Stone by stone: Refocusing the Ferguson protests

Opinion by Johnathan Bowes
Dec. 2, 2014, 8:46 p.m.

Over a week has passed since the grand jury decision in Ferguson, Missouri that has led to mass protests, looting, and transportation chaos in the days surrounding Thanksgiving, but nonetheless, protests continue, and the anger over the decision has not dissipated. But there’s a critical problem with these protests: the anger that has caused them is misdirected.

Right now, the protests reacting to the Ferguson decision have done only that — they have merely reacted to the decision without pushing for any specific change. But though the Michael Brown – Darren Wilson case doesn’t perfectly fit the mold of a true violation of rights case, it seems that a good number of people, around the country and here on campus, have become fed up with the problems that black people and their communities face on a daily basis through watching the case unfold.

We have an incredible problem in this country when it comes to violence both in and against the black community, as well as in how the police relate to that community. As of last school year, for instance, black people in this country were murdered four times as often as should be expected given the national average, and despite accounting for less than 15 percent of the general population, black people (and predominantly black males) account for about 37 percent of our prison population.

At this point, though, shouting “Shut it down for Michael Brown!” while parading through shopping malls in St. Louis or while chained to the BART train is a fairly meaningless and insignificant act. Protesting against a grand jury’s decision as a way to achieve some sort of betterment for the situation of black people vis-à-vis violence or the police will ultimately change nothing about those situations.

Even protesting for something as abstract as the concept of racial justice won’t really help stop these problems at this point in time. If asked, the vast majority of people would probably agree that black lives matter, but it would be hard to find a majority who believe shutting down public transit for several hours or boycotting Black Friday will help society move towards a more-equitably just way of operating — and the protests have not changed that at all. If anything, getting in people’s way, especially during the busiest shopping day of the year, will encourage people to close themselves off to any message the protesters want to send. It also seems to encourage people who think of “an eye for an eye” justice as something desirable to join in, which could account for people thinking that burning down pizza places counts as a move towards justice.

In order to actually achieve some meaningful change in our society, the people who have protested peacefully over this last week should actually adopt a concrete, achievable goal. After all, the problems of violence against and criminalization of black people is a mountain of a problem; it’s simply too big to tackle all at once.

So rather than protests calling for something that protests can’t solve, let’s see some protests calling for the demilitarization of the police force. If anything encourages otherwise-good police officers to use excessive force in situations that don’t warrant it, having stockpiles of military-grade weaponry would. We’d already started to see this trend by the time Wilson shot Brown, like with the case of the Atlanta SWAT team who threw a grenade at a two-year-old while looking for a drug dealer. There are few cases when a police officer justifiably needs gear beyond what is standard-issue, and there are no cases when police officers absolutely need tanks and anti-helicopter guns.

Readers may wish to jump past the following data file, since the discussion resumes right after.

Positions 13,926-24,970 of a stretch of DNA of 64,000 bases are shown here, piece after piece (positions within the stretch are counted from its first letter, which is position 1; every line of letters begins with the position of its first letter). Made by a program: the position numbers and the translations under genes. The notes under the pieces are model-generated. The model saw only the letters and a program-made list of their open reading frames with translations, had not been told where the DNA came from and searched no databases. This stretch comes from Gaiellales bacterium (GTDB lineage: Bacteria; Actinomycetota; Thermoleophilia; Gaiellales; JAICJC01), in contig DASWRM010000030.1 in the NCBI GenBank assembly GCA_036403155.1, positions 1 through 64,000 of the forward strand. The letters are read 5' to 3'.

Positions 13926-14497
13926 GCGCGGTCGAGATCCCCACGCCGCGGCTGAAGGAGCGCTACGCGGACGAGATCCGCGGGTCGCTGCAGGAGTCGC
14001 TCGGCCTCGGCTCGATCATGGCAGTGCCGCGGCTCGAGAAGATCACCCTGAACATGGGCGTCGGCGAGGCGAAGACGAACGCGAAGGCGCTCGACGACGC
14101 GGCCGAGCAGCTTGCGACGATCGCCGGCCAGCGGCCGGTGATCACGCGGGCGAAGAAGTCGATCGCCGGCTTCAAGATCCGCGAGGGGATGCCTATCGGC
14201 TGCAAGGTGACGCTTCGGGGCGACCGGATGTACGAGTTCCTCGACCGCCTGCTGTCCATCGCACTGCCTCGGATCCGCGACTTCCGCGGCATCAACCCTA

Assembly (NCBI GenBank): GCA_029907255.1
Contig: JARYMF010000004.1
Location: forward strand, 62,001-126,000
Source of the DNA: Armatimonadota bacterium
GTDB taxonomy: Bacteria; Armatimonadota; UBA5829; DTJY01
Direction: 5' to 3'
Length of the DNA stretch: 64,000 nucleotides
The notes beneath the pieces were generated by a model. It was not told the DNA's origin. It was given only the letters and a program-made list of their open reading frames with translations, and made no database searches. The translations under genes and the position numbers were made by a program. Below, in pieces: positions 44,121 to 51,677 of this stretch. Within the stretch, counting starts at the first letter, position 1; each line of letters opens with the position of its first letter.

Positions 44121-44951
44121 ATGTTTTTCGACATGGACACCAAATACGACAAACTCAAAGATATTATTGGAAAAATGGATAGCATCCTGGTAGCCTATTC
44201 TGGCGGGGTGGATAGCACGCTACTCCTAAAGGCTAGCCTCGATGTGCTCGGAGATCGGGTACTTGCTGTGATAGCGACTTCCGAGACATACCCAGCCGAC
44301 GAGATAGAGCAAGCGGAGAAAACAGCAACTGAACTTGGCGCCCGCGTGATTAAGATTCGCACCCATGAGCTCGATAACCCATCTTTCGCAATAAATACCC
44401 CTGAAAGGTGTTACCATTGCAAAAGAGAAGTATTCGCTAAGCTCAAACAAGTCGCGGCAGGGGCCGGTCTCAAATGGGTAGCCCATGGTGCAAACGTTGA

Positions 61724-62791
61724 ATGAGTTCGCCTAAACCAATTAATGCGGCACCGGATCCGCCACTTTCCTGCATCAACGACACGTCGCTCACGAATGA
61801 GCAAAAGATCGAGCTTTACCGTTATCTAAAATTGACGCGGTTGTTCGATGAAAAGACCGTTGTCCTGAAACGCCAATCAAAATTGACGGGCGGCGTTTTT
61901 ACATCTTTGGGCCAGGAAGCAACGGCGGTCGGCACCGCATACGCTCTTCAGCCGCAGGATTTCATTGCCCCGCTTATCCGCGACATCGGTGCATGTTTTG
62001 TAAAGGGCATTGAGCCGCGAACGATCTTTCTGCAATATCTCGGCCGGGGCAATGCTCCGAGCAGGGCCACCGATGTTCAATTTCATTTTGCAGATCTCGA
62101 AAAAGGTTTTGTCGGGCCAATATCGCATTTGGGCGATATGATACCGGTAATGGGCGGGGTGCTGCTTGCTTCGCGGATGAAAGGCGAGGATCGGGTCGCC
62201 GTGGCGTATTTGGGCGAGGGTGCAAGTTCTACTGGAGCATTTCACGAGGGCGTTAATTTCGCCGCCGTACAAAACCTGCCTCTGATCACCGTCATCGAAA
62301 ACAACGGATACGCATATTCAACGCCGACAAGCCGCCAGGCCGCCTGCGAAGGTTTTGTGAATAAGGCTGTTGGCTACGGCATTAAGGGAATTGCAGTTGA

Let’s see some protests calling for mandatory body cameras for police officers. Unlike private citizens, police officers do not have a right to privacy while on-duty. So just as people can, and should, film police officers in the course of their duties as a form of accountability, police departments themselves should, through required body cameras, do so too. It’s not a perfect solution by any means, but by knowing that a camera catches everything a police officer does, requiring cameras on cops should help to prevent police brutality — and help to bring about justice when it happens.

Let’s see some protest calling for the decriminalization of drugs. Drugs tend to be the cash cows for gangs, and for people trying to escape poverty, getting involved in the drug trade through gangs could be a risk worth taking. Those gangs bring the lion’s share of the violence to black communities, as well as the increased scrutiny of the police. The end of alcohol prohibition saw the downfall of the mob in many ways, just as the few instances of marijuana prohibition’s end have already started curbing the power of the drug cartels. If the gangs lose their power, excuses for police brutality will rapidly disappear.

So instead of shutting it down for Michael Brown — which does nothing more than shout at the mountain — let’s start pulling that mountain down stone by stone.

Contact Johnathan Bowes at jbowes ‘at’

Johnathan Bowes (also known as JoBo) is a senior and premed majoring in Science, Technology, and Society. Originally from Sacramento, he went to high school in Chattanooga, TN. Besides writing for The Daily, he also works for El Aguila, Stanford's only Latin@ interest and culture magazine. He's also an avid fan of black tea, Game of Thrones, and Spanish literature. Follow him on Twitter @JohnathanBowes.

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